Spieth and Greller’s celebration was so memorable that tournament officials later shipped the rake to Greller as a keepsake. It’s a memory that still draws a smile from the defending champ, whose split-second decision to go for a chest bump over another form of celebration provided an appropriate cap to a high-energy sequence of events.

    “There’s been a lot of pretty bad celebrations on the PGA Tour. There’s been a lot of missed high-fives,” Spieth said. “I’ve been part of plenty of them. Pretty hard to miss when I’m going into Michael for a chest bump.”

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    Pregnant Lewis playing final events before break

    By Randall MellJune 19, 2018, 9:27 pm

    Stacy Lewis will be looking to make the most of her last three starts of 2018 in her annual return to her collegiate roots this week.

    Lewis, due to give birth to her first child on Nov. 3, will tee it up in Friday’s start to the Walmart NW Arkansas Championship at Pinnacle Country Club in Rogers, Arkansas. She won the NCAA individual women’s national title in 2007 while playing at the University of Arkansas. She is planning to play the KPMG Women’s PGA Championship next week and then the Marathon Classic two weeks after that before taking the rest of the year off to get ready for her baby’s arrival.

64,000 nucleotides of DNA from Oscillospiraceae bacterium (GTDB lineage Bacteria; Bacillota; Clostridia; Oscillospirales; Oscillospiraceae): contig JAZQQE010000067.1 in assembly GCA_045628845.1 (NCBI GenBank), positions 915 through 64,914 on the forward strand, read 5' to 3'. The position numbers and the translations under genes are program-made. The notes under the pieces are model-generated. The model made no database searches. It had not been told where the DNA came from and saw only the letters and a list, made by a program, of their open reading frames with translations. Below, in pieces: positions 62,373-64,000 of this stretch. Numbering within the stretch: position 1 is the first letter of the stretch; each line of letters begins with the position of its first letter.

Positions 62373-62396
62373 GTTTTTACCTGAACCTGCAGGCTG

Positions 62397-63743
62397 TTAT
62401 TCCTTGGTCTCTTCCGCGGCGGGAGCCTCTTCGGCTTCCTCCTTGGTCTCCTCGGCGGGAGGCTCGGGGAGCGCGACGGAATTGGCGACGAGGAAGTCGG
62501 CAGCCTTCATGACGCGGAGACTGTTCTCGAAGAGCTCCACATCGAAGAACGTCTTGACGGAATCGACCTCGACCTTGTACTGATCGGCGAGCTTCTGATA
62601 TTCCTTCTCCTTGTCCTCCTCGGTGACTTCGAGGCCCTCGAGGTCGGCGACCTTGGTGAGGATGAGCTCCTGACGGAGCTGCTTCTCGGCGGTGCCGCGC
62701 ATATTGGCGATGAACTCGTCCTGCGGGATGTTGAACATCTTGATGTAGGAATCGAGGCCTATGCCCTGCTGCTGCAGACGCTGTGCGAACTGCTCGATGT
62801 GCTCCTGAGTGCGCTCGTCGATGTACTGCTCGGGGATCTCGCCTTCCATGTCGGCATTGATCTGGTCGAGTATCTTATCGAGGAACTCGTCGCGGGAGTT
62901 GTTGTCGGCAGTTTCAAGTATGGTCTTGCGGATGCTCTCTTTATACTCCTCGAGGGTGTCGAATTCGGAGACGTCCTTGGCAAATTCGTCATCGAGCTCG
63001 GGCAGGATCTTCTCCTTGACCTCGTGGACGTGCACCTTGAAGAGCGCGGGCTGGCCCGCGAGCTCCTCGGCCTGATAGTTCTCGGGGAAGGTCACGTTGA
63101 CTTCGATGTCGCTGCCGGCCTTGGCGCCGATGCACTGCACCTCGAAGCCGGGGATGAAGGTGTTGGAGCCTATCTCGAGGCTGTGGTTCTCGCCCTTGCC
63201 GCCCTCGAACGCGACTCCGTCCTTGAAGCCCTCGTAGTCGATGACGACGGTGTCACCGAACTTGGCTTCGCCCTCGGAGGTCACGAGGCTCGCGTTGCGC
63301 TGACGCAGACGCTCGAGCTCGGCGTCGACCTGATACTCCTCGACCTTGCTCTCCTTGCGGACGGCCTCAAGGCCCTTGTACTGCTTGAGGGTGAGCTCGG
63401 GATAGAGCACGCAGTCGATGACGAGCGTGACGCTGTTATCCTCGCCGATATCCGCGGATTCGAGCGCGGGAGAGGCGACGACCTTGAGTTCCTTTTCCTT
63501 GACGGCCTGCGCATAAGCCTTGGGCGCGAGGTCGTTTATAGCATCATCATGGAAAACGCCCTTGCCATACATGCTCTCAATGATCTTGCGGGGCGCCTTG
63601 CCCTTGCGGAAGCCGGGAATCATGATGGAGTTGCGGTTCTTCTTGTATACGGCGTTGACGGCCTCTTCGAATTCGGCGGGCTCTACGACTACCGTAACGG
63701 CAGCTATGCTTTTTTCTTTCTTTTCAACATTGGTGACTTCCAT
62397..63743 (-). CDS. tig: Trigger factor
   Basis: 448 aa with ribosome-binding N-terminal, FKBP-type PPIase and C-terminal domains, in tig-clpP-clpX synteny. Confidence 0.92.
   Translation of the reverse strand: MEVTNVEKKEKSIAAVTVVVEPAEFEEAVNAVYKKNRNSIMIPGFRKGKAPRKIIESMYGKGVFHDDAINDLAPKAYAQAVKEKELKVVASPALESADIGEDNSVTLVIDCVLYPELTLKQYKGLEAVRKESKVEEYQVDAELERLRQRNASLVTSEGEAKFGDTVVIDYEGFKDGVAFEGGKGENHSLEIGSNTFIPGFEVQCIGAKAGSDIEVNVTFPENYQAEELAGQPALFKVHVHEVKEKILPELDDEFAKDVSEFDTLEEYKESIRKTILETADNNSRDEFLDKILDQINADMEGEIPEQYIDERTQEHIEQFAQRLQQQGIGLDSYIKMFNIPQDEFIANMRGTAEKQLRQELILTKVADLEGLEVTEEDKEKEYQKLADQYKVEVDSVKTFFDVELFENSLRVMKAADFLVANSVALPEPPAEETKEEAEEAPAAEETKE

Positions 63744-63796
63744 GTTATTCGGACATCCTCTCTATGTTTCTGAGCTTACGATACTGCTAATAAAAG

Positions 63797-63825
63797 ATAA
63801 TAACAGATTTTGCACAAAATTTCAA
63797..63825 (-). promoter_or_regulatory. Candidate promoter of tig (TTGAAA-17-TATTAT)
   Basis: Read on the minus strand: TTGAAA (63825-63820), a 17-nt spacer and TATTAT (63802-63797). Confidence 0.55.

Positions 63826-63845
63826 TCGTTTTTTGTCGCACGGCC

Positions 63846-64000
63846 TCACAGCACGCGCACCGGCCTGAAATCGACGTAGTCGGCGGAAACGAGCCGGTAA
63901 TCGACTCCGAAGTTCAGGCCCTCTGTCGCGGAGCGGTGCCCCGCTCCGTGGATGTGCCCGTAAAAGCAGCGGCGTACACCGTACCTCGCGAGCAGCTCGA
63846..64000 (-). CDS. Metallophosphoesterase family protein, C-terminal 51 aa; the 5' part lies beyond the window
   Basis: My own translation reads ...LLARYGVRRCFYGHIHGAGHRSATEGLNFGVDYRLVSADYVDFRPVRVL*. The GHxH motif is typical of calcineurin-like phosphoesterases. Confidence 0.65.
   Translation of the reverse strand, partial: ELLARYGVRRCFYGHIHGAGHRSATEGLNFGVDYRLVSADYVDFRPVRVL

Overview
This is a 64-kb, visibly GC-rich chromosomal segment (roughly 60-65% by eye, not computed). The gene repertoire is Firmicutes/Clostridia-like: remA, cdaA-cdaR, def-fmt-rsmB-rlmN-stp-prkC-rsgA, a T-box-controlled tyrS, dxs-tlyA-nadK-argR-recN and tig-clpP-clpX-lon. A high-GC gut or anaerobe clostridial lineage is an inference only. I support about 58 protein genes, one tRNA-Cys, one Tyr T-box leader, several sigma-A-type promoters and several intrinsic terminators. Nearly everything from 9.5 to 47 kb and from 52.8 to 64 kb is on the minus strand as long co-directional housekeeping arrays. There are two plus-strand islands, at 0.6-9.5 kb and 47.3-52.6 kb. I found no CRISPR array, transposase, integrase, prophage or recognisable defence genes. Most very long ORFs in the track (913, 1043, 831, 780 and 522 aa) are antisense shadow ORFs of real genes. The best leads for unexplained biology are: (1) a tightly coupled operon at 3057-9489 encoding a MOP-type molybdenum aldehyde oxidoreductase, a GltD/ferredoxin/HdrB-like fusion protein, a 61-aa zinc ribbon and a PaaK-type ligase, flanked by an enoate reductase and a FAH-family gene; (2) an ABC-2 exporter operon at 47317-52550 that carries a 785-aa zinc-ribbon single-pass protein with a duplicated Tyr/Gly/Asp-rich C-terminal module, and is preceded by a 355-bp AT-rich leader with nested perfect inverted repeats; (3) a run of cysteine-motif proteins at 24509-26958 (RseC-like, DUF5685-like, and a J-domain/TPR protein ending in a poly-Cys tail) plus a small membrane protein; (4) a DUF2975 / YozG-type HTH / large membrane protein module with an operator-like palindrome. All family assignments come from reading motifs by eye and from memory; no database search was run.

Lewis, 33, said she is beginning to feel the effects of being with child.

    “Things have definitely gotten harder, I would say, over the last week or so, the heat of the summer and all that,” Lewis said Tuesday. “I'm actually excited. I'm looking forward to the break and being able to decorate the baby's room and do all that kind of stuff and to be a mom - just super excited.”

    Lewis says she is managing her energy levels, but she is eager to compete.

    “Taking a few more naps and resting a little bit more,” she said. “Other than that, the game's been pretty good.”

    Lewis won the Walmart NW Arkansas Championship in 2014, and she was credited with an unofficial title in ’07, while still a senior at Arkansas. That event was reduced to 18 holes because of multiple rain delays. Lewis is a popular alumni still actively involved with the university.